Cambridge Bay accounting student says it’s important to talk about mental health

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Kassidy Koaha-Laube will gladly share some advice with those thinking about diving into post-secondary learning at a southern institution.

Cambridge Bay’s Kassidy Koaha-Laube is in the business administration for accounting degree program at the Northern Alberta Institute of Technology in Edmonton. photo courtesy of Kassidy Koaha-Laube

Now in her third year at the Northern Alberta Institute of Technology (NAIT), where she’s enrolled in the business administration for accounting degree program, Koaha-Laube didn’t know anybody at the school when she arrived in 2016.

It was a intimidating, but she took it one step at a time.

“I came all alone. I had nobody. I didn’t know anyone… a lot of students from Nunavut, I think that’s why they’re scared to leave home and go somewhere new,” she said, adding that her strategy to make friends was to “start small.”

“I just sat beside random people and if it went good throughout the class, it was fine. I’d continue to sit with them, talk with them and get to know them,” she said. “I found that talking to one person at a time really helped. It’s scary but it gets better.”

NAIT also has a tremendous mental health resources, Koaha-Laube said, and she’s glad she sought out a guidance counsellor and student adviser. In addition, she’s fond of the big city of Edmonton and goes on nature walks, finds a place that cooks good food or does a little shopping as a pick-me-up.

“A lot of students who are planning to go to school don’t know that (mental health) is one of the biggest struggles so it’s good to talk about it,” she said.

The amount of time devoted to homework and studying in college is definitely greater than in high school, she said. There are some days where she devotes up to 12 hours to her course work. Therefore another important adjustment she made was to reduce her workload so it’s more manageable. She took five courses per semester in her first two years while attaining her business administration for accounting diploma. She found that pace much harder to maintain in the degree program so, in consultation with a guidance counsellor, she reduced her courses to three.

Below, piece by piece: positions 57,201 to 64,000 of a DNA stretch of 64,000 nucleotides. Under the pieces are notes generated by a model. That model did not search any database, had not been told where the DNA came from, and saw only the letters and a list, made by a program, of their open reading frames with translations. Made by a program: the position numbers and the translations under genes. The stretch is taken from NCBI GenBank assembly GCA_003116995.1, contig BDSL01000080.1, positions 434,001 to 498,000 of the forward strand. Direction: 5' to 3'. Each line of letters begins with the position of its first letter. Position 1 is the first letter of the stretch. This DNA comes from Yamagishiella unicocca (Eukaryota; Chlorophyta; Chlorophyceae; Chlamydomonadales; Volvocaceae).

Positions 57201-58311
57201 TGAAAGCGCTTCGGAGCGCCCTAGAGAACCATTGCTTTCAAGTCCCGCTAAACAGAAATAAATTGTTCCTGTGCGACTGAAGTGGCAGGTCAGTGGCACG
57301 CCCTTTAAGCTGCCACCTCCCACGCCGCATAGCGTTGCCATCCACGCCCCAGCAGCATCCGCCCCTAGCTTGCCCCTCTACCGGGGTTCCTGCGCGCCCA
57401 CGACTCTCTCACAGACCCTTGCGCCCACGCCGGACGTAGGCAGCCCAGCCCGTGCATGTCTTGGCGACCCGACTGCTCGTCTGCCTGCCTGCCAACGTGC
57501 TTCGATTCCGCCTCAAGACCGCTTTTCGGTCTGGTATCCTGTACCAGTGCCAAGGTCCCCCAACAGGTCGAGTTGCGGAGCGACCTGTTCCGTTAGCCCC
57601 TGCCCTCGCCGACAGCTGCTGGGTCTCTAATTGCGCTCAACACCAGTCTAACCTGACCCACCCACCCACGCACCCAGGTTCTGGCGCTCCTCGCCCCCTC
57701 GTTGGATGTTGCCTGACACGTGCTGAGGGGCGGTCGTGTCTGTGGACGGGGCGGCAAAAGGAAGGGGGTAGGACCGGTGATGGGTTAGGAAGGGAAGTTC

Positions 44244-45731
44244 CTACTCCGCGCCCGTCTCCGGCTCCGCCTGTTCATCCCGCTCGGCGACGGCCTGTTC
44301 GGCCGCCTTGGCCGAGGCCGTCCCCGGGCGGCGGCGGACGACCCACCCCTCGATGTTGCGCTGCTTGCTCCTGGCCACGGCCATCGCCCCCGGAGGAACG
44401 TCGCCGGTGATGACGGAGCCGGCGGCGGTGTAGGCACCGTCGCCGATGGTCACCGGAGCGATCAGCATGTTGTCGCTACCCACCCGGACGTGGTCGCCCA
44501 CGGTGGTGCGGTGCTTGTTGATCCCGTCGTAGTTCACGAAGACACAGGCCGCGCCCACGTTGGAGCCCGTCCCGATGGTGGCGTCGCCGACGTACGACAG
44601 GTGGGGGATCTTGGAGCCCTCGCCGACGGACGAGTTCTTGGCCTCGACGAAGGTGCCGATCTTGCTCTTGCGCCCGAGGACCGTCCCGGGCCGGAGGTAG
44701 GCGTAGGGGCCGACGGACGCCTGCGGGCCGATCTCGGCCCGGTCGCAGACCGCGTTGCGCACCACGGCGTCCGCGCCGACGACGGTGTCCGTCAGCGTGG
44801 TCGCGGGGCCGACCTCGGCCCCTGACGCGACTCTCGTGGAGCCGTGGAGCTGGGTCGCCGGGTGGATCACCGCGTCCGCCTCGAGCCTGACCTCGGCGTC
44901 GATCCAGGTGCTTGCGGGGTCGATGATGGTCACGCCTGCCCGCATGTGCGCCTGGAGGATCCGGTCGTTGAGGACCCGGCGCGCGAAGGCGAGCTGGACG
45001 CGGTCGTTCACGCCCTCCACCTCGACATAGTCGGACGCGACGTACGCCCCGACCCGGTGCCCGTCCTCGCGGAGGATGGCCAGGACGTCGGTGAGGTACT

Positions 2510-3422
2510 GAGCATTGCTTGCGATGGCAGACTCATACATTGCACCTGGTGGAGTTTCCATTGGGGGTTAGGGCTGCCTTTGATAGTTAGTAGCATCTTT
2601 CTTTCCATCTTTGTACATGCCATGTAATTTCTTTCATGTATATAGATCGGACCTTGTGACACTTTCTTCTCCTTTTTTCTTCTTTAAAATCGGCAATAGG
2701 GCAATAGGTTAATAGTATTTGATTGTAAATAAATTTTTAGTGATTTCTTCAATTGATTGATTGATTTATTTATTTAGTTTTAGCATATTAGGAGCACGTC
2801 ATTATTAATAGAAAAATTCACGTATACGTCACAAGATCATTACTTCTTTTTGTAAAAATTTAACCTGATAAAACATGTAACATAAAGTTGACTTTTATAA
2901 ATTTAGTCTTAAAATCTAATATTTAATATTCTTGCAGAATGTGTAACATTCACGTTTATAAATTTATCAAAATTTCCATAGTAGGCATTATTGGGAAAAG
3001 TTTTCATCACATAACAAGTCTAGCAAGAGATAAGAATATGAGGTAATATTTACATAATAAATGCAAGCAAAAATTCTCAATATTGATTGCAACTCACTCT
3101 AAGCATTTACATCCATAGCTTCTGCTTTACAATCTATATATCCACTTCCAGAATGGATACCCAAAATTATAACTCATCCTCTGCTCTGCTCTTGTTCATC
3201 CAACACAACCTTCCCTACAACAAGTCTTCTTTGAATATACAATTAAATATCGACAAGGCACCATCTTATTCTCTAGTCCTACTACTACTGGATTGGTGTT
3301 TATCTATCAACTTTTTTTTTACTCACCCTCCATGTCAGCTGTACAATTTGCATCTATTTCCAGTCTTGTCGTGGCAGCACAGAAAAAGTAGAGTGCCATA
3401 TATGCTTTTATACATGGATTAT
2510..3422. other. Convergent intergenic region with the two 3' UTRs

“And my grades are a lot higher,” she said.

The size of her classes is much larger too. At close to 60 students per class, the NAIT lecture rooms dwarf the dozen or so students who would be in her high school classes at Kiilinik High School in Cambridge Bay. However, she’s glad not to be at a university where hundreds of seats are filled in each course, she said.

“I was like, OK I can work with 60 because any bigger and it’s kind of like nerve-racking,” she said.

Her courses this semester including intermediate accounting level II, fundamentals of ethics and critical reading and writing.

After graduating, Koaha-Laube wants to attain her chartered professional accountant designation and open an accounting business in Cambridge Bay, which currently lacks a dedicated service of that nature. To get a better feel for the industry, this summer she’s planning to intern at an accounting firm in Yellowknife.

Koaha-Laube, who’s a student alumni mentor with the Kitikmeot Inuit Association’s student program, grew up surrounded by business. Her parents, Peter and Helen, own and operate general contractor Kalvik Enterprises in Cambridge Bay. While young, she would assist the accountants and she developed a liking for crunching numbers, helping with payroll and completing administrative tasks.

Her dedication to her studies and her goals helped her win the first $5,000 John Hickes Business Scholarship through the Atuqtuarvik Corporation, which she described as “very helpful” in light of tuition costs and business textbooks that can cost as much as $300.

Kassidy Koaha-Laube was the recipient of the inaugural $5,000 John Hickes Business Scholarship through the Atuqtuarvik Corporation. photo courtesy of Kassidy Koaha-Laube